A structural requirement is a statically supporting outer wall into which the substructure is anchored. The substructure – usually made of aluminium – is composed of wall brackets and carrier profiles. Depending on the intended means of fixing for the cladding elements, additional horizontal or vertical profiles can be inserted. The wall brackets are usually thermally divided from the outer wall, so that thermal bridging losses caused by the construction can be calculated and reduced to a minimum.
A significant functional characteristic of the substructure is the formation of fixed and sliding points. Fixed points take up the structural loads and the proportional forces from wind uplift and wind pressure loads. The role of the sliding points is to carry the wind uplift forces and wind impact forces away.
The substructure can be adjusted in three dimensions. In this way vertical and horizontal, tension-free positioning on the outer wall can be ensured. Unevenness and dimensional tolerances as well as thermal and hygroscopic loads are reliably balanced.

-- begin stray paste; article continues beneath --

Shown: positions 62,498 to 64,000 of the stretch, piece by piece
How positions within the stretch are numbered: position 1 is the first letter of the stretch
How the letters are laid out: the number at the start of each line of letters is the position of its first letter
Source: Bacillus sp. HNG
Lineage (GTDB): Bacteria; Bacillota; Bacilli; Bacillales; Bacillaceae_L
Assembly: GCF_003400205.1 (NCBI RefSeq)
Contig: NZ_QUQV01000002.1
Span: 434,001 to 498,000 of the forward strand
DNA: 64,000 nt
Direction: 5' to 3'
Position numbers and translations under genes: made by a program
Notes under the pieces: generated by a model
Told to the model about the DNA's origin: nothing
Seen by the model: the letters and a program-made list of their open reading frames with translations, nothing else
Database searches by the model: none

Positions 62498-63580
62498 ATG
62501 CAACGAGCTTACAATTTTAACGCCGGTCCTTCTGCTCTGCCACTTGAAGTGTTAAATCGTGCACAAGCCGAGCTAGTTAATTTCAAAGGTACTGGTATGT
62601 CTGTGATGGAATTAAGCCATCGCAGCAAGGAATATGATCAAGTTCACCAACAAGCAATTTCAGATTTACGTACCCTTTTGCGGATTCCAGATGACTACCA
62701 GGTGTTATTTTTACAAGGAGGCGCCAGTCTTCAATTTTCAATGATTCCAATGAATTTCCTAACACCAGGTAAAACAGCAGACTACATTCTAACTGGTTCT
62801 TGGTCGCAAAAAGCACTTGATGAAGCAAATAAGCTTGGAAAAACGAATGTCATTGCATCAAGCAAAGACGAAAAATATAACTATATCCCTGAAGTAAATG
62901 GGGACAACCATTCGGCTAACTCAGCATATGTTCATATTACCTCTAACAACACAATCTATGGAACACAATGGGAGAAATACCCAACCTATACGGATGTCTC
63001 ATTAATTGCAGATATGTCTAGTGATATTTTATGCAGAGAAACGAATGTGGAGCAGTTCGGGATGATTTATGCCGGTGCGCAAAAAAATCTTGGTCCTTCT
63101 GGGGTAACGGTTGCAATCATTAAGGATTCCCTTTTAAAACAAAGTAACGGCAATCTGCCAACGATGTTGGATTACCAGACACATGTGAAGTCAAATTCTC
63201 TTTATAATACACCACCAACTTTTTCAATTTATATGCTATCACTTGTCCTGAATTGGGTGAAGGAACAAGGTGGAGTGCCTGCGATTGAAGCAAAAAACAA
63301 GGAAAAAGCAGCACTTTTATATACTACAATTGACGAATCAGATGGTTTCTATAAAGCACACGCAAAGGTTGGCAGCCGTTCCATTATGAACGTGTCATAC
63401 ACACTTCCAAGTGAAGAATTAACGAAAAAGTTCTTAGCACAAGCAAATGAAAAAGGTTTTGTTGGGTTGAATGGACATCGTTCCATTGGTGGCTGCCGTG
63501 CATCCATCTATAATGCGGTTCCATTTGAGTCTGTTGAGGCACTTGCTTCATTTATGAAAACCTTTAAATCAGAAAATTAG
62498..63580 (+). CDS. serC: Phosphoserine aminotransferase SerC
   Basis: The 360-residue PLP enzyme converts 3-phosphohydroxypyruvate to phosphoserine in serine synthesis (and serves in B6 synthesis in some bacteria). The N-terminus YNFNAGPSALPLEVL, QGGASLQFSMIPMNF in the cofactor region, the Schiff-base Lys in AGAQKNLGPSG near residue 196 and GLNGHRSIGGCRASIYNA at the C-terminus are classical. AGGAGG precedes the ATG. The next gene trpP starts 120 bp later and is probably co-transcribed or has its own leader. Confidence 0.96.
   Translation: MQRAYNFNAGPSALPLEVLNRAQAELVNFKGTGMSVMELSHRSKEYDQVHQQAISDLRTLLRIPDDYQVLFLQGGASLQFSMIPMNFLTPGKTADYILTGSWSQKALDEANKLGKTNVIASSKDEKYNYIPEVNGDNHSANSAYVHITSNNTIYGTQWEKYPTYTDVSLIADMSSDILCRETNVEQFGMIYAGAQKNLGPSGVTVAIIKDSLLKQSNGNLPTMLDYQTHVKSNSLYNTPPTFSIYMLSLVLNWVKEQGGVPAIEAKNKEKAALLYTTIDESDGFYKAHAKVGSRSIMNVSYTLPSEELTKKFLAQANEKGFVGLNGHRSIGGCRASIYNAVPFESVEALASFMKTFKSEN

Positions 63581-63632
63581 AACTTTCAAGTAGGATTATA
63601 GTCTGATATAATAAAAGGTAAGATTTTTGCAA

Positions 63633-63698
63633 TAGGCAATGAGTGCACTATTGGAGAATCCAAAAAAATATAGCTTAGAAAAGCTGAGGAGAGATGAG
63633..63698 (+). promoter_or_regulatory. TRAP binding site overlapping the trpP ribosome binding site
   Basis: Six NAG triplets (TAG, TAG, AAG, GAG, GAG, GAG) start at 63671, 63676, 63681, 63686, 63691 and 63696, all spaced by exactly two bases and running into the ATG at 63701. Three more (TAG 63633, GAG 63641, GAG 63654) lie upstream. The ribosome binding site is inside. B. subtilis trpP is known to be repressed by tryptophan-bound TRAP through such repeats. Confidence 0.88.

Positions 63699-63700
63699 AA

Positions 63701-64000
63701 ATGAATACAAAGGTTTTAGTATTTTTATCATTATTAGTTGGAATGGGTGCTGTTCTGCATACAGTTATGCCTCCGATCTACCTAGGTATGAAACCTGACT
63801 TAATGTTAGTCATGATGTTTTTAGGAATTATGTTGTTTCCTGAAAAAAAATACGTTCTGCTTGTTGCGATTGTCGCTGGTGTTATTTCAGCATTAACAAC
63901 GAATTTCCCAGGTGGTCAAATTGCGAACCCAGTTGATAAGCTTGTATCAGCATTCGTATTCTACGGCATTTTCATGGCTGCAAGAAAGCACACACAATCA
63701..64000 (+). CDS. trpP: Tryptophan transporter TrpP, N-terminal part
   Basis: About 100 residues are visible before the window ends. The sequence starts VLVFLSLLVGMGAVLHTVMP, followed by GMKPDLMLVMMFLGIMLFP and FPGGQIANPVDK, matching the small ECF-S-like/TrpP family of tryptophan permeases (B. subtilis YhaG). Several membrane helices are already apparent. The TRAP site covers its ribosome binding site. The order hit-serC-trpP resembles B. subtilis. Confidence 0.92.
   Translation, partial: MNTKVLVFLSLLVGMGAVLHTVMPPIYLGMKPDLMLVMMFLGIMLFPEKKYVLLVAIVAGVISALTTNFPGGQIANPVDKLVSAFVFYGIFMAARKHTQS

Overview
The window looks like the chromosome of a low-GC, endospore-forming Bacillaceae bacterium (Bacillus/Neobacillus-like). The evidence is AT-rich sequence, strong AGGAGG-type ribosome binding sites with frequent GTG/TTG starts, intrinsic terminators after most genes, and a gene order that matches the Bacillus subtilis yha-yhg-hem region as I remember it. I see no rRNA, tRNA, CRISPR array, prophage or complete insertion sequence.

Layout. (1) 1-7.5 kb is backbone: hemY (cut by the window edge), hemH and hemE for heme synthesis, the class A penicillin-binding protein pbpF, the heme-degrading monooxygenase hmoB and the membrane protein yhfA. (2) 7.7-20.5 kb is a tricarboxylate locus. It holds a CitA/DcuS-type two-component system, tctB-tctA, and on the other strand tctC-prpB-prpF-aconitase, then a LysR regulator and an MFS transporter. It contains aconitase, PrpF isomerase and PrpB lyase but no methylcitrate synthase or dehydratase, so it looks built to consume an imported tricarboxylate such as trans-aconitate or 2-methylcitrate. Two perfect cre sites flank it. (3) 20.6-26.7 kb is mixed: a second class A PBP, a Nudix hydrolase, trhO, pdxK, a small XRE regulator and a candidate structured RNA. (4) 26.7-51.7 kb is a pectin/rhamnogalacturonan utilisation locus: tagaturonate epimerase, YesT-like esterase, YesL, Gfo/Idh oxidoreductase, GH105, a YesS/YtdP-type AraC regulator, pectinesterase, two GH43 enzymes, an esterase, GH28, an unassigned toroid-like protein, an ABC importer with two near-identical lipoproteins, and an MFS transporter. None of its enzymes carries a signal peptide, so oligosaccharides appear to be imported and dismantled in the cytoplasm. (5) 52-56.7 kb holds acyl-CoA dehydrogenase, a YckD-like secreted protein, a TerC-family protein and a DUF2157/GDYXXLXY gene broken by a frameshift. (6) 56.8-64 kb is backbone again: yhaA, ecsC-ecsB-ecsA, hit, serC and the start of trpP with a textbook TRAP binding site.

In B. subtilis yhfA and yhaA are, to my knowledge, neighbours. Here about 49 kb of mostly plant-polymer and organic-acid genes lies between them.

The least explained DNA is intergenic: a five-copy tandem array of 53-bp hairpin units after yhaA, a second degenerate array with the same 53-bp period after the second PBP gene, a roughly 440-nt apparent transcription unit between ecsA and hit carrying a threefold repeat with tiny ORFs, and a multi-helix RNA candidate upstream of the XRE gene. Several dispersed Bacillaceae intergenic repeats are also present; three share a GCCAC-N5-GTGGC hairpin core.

The depth (protrusion) of the substructures is governed by the cross-section of the rear ventilation space required and the thickness of the insulation selected. The façade cladding is fixed to the substructure. Depending on the architectural requirements for this we differentiate between visible and covered (or ’secret‘) fixings. The decisive factor for the dimensions of façade claddings and their fixings are the general construction supervision approvals from the manufacturer or standards and norms which refer to building materials.